Shrill shrieks pierced the soft late-summer afternoon weather in Rochester, New York. They showed up the stark contrast between the women’s and men’s US national teams in 2012.
As the women walked onto the turf of Sahlen Stadium in Abby Wambach’s hometown, the assault on the eardrums, screams of joy from thousands of teenage girls, was medically worrisome. The women had just won the Olympic gold medal for a third time in a row and were embarking on a 10-game Fan Tribute Tour around the country. That tour was followed by an unwieldy throng of mainstream media, many of them first-timers to the sport. The tour also coincided with a flurry of television commercials featuring the players. The US women came home to discover that after a widely-watched Women’s World Cup in 2011 and Olympics in 2012, a number of them — including Abby Wambach, Hope Solo, Megan Rapinoe — have become legitimate superstars.
It is apparent that the US is the only country in the world where the popularity of the women’s national team outpaces that of the men. And it’s little wonder: the women went 28-1-3 (W-L-T) in 32 games this year and outscored their opponents 120-21. Wambach and Alex Morgan each outgunned their opponents on their own, bagging 27 and 28 goals respectively.
Which isn’t to say the men were chumps in 2012. They went 9-2-3 this year, equaling their best-ever record since 2008. It’s just that laid side-by-side to the uncomplicated narrative of the women’s dominance, they are chopped liver.
In spite of what their record suggests, the men experienced a host of encouraging ups and maddening downs.
There were the historic, first-ever away wins over Italy and Mexico in friendlies. And there was a glittering 5-1 thrashing of Scotland in a friendly and a dazzling first half of a World Cup qualifier against Jamaica in Columbus, Ohio, which was won 1-0. From the personnel side, Michael Bradley and Clint Dempsey continued to improve and impose their savvy and technical styles on the team; Geoff Cameron and Graham Zusi emerged from Major League Soccer to unexpectedly claim starting positions; and German imports Fabian Johnson, Danny Williams and Terrence Boyd at times made good impressions.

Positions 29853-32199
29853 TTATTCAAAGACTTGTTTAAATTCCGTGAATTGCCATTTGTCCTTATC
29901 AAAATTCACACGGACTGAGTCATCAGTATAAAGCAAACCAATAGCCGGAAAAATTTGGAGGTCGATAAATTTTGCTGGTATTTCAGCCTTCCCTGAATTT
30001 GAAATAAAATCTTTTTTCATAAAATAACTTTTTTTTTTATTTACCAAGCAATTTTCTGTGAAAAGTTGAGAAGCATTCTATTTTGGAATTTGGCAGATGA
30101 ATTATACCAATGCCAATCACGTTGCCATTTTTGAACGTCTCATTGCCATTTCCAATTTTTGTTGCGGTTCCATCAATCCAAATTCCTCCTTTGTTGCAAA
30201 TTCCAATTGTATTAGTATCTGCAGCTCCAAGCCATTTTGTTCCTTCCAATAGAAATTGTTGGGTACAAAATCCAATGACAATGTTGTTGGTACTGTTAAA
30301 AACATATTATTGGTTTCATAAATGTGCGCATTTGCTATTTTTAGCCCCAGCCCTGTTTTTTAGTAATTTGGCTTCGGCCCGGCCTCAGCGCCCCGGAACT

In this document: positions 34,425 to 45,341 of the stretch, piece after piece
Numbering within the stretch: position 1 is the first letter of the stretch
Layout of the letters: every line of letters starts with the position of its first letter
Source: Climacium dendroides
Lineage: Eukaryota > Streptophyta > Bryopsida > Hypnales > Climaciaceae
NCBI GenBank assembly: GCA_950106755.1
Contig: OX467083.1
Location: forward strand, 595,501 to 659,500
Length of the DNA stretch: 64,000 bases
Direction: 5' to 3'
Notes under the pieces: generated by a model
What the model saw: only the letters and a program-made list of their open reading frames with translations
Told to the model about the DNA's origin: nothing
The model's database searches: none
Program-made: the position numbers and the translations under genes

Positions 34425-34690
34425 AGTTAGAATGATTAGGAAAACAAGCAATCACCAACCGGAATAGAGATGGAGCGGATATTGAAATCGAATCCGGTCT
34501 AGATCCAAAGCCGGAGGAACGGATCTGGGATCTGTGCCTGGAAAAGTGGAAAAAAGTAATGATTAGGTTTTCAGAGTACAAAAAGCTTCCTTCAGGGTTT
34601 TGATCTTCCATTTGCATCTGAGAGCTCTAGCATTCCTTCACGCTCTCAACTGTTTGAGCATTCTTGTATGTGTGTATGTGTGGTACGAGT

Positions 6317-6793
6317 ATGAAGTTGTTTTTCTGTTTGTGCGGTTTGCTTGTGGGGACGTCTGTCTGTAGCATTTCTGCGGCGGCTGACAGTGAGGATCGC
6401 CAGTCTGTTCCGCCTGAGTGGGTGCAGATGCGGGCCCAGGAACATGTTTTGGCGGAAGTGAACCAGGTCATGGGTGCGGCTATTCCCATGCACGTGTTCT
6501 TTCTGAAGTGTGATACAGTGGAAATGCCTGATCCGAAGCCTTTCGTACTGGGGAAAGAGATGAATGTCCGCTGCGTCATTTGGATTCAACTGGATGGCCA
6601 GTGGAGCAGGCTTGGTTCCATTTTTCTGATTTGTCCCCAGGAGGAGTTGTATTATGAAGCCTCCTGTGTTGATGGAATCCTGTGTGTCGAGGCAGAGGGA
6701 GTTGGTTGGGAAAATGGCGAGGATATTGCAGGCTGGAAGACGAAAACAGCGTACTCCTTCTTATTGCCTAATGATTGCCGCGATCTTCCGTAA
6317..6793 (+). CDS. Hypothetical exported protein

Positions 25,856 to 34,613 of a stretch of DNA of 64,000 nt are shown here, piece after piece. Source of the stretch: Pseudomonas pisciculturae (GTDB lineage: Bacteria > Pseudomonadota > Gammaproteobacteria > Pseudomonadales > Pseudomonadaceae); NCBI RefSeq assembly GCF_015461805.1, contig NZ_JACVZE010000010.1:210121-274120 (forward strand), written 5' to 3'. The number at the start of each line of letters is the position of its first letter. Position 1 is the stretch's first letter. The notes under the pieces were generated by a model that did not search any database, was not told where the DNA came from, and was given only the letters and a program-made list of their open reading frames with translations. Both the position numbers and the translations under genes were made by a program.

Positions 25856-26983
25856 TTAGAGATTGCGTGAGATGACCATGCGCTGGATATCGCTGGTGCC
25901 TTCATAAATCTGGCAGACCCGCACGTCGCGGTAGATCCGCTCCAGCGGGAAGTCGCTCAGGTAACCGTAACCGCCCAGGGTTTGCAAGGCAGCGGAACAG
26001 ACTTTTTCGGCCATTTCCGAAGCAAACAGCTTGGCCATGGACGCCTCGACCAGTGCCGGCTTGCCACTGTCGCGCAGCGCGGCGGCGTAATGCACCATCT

Yet for all that good, there were a great many negatives, too. A dire 0-0 draw with Canada forebode an intolerably arduous third stage in World Cup qualifying, punctuated by tiresome 2-1 and 3-1 wins over puny Antigua and Barbuda, a 2-1 away loss to Jamaica and a labored 1-1 tie with and 3-1 win over Guatemala that conspired to make you wonder if the US men are really any good at all.
The team’s face and all-time leading scorer Landon Donovan, meanwhile, was mostly AWOL. Donovan was sidelined by a motivational and perhaps existential crisis. Timothy Chandler, another German-American, who was the team’s revelation of 2011, played coy about his intentions, and is not cap-tied to the US – a wicked kick to the national soccer ego.
And the back line remained a problem. With the insertion of Cameron in the center and impressive run by Johnson on the left, Carlos Bocanegra and Steve Cherundolo only aged another year – both are now 33. With Chandler still not fully on board – although the ever-changing word now has it he hopes to return to the fold – and Oguchi Onyewu still mired in his 3-year search for regular playing time in European club soccer, answers remain in short supply. Right now, nobody else is both in the picture and capable of doing better.
Head coach Jurgen Klinsmann, predictably, doesn’t take a bleak stance on 2012. “I think we can take a lot of positives from this year,” he said in a recent conference call. “It’s been a very successful year, but also a year of transition.”
“We are looking at a year, 2012, that was extremely busy but also extremely successful,” he said, listing some of the above highlights. “We had, overall, about 45 or 46 different players going through the program [49, actually]. We tried to evaluate every one of them and take a closer look at them. I think our player pool is getting bigger, which is needed.”
Indeed, the player pool begs for depth. Yet, disconcertingly, however many players cycle in and out – and 49 players is a huge amount to go through in a single year – there are so very few who suggest that they have a future in the team.
While 2012 was another year of unadulterated glory for the women, the men persisted only in making one wonder if they’ll ever match them.